Anyhow, we should all appreciate testing is of limited value, even against a million shoes, other than to provide the player with a feel if you like, of average/expected "losses in a row" (not withstanding anything can happen in games of independent trials).

We should also be aware that if we had a large enough data set, then no matter what we test, the result is going to be

*"egalite"*, in other words "equal". I'm under no illusion that if ran my current mode of play against 2^70 (1,180,591,620,717,410,000,000 hands), the expected outcome should be 50/50. Yet that doesn't tell the whole story, if my loss strings are averaging 4LIAR, with the odd 7, then discipline, composure and a risk adverse MM approach will pull you through, if you keep your head and appreciate what is happening is a freak occurrence and you should not expect to see the same for the rest of your session.

If you want to read about a proven edge, that ain't going to happen, not now, not ever, as it simply can not exist relating to betting B or P (excludes the side bets), TT's prove this conclusively.

I will provide an outline on this public forum, shouldn't be too difficult to fathom the rest. If a binary sequence has odds of 1/256 of occurring, what are the odds of that 1/256 sequence repeating in single shoe consisting of 70 hands (approx 9 instances of 1/256). Pretty slim I would hazard a guess, yet have already run into a shoe were this happened 3 times within 70 hands, then you can play 20 shoes and never see a single repeat.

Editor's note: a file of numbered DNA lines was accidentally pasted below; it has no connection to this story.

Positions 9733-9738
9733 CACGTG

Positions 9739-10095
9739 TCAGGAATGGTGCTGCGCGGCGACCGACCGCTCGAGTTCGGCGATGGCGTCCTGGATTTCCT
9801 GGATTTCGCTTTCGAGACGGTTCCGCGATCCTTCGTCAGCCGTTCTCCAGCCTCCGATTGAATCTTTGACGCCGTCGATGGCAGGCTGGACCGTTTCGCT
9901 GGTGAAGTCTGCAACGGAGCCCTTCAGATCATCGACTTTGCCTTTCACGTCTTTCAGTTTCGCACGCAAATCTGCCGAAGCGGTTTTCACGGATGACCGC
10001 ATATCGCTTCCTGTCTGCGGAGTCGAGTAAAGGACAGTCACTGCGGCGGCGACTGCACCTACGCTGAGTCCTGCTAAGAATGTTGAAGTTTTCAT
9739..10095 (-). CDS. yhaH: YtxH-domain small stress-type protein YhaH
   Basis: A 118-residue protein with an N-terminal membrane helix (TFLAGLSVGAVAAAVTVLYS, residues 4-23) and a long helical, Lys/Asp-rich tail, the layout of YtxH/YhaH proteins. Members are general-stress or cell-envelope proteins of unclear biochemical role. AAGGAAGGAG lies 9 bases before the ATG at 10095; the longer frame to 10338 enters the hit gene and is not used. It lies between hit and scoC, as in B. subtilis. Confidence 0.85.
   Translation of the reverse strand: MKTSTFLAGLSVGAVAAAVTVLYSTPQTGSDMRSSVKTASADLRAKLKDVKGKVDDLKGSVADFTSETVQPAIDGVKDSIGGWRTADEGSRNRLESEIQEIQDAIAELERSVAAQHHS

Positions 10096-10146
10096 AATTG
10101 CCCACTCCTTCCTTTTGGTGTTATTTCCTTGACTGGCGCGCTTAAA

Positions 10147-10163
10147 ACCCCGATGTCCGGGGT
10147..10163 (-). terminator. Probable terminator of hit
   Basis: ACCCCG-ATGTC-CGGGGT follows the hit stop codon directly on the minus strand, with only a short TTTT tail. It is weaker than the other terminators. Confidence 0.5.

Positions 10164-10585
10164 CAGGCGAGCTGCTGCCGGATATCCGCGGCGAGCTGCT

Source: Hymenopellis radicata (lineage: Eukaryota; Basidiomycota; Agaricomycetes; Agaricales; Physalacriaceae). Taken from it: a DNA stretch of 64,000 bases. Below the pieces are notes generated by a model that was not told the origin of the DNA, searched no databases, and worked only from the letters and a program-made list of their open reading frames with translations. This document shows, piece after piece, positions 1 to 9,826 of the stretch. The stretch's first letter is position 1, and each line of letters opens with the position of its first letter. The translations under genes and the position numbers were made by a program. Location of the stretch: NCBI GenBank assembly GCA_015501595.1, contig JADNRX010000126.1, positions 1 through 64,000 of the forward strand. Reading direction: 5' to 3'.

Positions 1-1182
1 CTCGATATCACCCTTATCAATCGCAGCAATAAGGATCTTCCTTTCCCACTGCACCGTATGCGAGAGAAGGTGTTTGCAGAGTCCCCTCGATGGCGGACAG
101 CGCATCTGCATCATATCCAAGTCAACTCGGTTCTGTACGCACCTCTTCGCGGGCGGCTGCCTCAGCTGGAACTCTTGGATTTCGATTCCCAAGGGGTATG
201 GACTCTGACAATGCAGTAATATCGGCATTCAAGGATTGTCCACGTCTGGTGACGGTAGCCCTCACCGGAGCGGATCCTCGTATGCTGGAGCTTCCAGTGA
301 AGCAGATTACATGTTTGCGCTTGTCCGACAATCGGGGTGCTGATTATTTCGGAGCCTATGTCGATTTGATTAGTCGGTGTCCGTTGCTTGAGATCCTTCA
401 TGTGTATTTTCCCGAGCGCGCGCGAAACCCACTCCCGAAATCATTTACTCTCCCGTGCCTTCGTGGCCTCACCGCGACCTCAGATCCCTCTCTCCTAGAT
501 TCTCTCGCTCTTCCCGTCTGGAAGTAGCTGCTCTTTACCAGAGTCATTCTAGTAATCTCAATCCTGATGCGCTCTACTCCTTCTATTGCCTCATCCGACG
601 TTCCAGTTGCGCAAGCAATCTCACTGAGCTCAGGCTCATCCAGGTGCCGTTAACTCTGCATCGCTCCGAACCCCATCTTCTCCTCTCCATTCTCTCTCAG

That doesn't tell the whole story. Only a novice would risk 8 bets in order to win a single bet. You need to be a bit savvy about it, there is no substitute than actually being the gaming table, experiencing the rough to smoothwall the rest. At the same time you don't want to be sitting at the table against shoes that present

no bet opportunities, which my own testing has sometimes shown, or only bet once or twice for an entire shoe. Yes, I occasionally test to determine worst case scenarios, so that I can anticipate LIARS, while appreciating if I ran it through a set of binary tables, the result would be

*'egalite'* all things being equal. Which would be perfect in the real world, because anything that returns a 50% strike rate is ideal for a negative progression, alas it is the LIARS which are bane of all systems

People need to focus more on controlling LAIRs, if a binary sequence has an mathematical expectation of occurring once per 2048 B/P decisions (once every 29 shoes). Then what is the expectation of a 1/256 sequence repeating within 70 hands? (please don't go be a novice thinking, oh I'll just bet the opposite, your staking plan won't handle such type pf play).

Acutely aware cards are just innate pieces plastic, have no memory, if you encounter the shoe from hell (already been there done that), then how many losing bets will such an freak event cost you? Once you sort that out, then introduce more bet options, so you are not sitting on your hands for most of the game and make sure your staking plan is up to scratch, because mathematically there can never be an edge only expectation.